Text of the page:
I have recently seen that there seems to be a new outdoor gadget: inflatable snowshoes.


As an engineer I can't help but immediately see a whole array of possible problems which could arise when using (or manufacturing) these things... Which makes me question how well they hold up in a comparison to actual snowshoes. But then again, these seem to be marketed for outdoors people and priced quite steeply - so maybe there is something I'm missing?

Frankly, I just have a hard time imagining that strapping miniature rubber dinghies to your boots would do you much good in any except for the most optimal circumstances.

Has anyone any experience with such products? How do they compare to the "real thing"?

  • 3
    I have never seen those before, so I only write a comment. I can imagine that those are reasonably OK on flat terrain or in a prepared snow shoe trail. But I cannot imagine that they will be safe on steeper terrain as they totally lack any rigidness. And I cannot imagine that this works on snow that has a semi-strong crust. The boot will break into the crust as the flexible snow shoe will bear the load only after breaking through the crust
    – Manziel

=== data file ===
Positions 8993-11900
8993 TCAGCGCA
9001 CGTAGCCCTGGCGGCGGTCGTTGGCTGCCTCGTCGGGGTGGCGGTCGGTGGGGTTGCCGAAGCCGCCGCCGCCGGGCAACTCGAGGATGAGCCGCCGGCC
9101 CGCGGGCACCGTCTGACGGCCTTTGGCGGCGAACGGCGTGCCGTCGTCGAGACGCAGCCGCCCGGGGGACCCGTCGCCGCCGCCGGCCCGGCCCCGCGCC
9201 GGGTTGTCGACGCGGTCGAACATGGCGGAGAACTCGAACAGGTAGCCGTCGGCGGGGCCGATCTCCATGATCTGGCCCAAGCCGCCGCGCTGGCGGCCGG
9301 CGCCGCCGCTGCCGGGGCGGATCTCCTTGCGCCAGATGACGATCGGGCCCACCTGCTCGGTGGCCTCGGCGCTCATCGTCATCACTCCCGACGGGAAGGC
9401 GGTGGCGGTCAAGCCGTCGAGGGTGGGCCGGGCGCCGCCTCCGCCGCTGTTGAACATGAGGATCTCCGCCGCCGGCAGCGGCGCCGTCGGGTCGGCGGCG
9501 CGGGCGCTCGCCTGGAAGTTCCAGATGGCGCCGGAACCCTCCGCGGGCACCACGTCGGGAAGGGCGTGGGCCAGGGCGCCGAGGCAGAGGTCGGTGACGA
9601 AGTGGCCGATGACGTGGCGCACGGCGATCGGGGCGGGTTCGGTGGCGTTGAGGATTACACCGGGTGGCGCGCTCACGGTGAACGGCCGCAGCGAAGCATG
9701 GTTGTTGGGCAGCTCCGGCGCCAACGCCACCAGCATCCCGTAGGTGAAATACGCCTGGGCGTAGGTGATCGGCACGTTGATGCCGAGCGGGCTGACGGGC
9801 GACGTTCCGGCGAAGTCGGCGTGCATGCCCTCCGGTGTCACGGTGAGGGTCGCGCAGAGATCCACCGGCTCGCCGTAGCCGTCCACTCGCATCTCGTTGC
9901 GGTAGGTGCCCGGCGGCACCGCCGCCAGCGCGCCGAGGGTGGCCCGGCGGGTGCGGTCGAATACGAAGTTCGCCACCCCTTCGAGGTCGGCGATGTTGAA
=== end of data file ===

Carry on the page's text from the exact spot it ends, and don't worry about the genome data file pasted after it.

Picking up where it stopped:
Commented Nov 22, 2021 at 9:09
  • 3
    I would also see a reliability problem. Step on a sharp stone hidden under the snow, puncture the air chamber and your shoe goes flat. Now you are stuck in sub-zero temperature.
    – Philipp
    Commented Nov 22, 2021 at 9:26
  • 1
    For moderate (not very steep) slopes with well-behaved surfaces and relatively soft snow, they seem kinda perfect. Much lighter than metal ones too. I don't think they'll work for steep slopes (but then very few showshoes are designed for steep slopes) or even with harder snow or mixed ice. I don't imagine they are marketed as crampon friendly. Rigidity doesn't have to be a problem, there can easily be a rigid frame. Floatation would be high(er) I guess. Puncturing may or may not be a problem, there are puncture-proof and self-healing materials, but I don't know what these shoes use.
    – ahron
    Commented Nov 22, 2021 at 12:48
  • 1
    They are probably not very walking-pole friendly either. Commented Nov 22, 2021 at 14:12
  • The algorithm suggested some related questions, but i think this one is quite relevant outdoors.stackexchange.com/questions/24295/…. Understand that all snowshoes are designed to work well on powdered snow on gentle slopes, and none work well on hard snow on steep slopes.
    – Martin F
    Commented Nov 22, 2021 at 19:11

1 Answer 1


For a couple of days, I traded my classic snowshoes for a pair of inflatables, on a 2-week Christmas outing, and found them quite effective in level soft powder, but much bulkier than my own mesh & frame, which allow the inner edges to ride over each other, for a much more normal stride. As the terrain becomes steeper, the inflatables rely much more on the sole teeth for purchase, and the balloon texturing seems less effective than the mesh of traditional snowshoes. It also felt like my foot had to sink deeper before the rounded outer margins of the balloon provided support. Under some stiffer snow conditions, however, they almost felt like 'bouncy' shoes, very springy during plunge stepping.


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